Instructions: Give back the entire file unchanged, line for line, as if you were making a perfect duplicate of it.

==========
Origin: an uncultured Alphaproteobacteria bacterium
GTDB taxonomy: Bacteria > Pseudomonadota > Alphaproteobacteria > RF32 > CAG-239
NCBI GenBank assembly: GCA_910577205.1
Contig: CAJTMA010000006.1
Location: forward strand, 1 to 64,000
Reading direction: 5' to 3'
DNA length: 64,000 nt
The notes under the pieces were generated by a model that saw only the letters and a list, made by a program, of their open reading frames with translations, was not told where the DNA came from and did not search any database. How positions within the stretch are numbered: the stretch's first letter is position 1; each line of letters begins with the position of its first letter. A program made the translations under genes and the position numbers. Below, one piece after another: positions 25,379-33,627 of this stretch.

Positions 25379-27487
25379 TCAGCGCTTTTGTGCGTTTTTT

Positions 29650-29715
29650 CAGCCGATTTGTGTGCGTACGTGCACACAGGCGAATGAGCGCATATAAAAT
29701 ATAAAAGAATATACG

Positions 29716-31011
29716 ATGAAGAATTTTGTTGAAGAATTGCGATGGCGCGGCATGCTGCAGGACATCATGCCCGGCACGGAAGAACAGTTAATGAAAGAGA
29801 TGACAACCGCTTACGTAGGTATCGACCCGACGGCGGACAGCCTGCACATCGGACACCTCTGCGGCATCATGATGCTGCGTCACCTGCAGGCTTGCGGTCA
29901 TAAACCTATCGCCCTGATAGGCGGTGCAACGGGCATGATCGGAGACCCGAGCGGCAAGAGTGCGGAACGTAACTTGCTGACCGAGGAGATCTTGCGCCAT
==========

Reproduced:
Origin: an uncultured Alphaproteobacteria bacterium
GTDB taxonomy: Bacteria > Pseudomonadota > Alphaproteobacteria > RF32 > CAG-239
NCBI GenBank assembly: GCA_910577205.1
Contig: CAJTMA010000006.1
Location: forward strand, 1 to 64,000
Reading direction: 5' to 3'
DNA length: 64,000 nt
The notes under the pieces were generated by a model that saw only the letters and a list, made by a program, of their open reading frames with translations, was not told where the DNA came from and did not search any database. How positions within the stretch are numbered: the stretch's first letter is position 1; each line of letters begins with the position of its first letter. A program made the translations under genes and the position numbers. Below, one piece after another: positions 25,379-33,627 of this stretch.

Positions 25379-27487
25379 TCAGCGCTTTTGTGCGTTTTTT

Positions 29650-29715
29650 CAGCCGATTTGTGTGCGTACGTGCACACAGGCGAATGAGCGCATATAAAAT
29701 ATAAAAGAATATACG

Positions 29716-31011
29716 ATGAAGAATTTTGTTGAAGAATTGCGATGGCGCGGCATGCTGCAGGACATCATGCCCGGCACGGAAGAACAGTTAATGAAAGAGA
29801 TGACAACCGCTTACGTAGGTATCGACCCGACGGCGGACAGCCTGCACATCGGACACCTCTGCGGCATCATGATGCTGCGTCACCTGCAGGCTTGCGGTCA
29901 TAAACCTATCGCCCTGATAGGCGGTGCAACGGGCATGATCGGAGACCCGAGCGGCAAGAGTGCGGAACGTAACTTGCTGACCGAGGAGATCTTGCGCCAT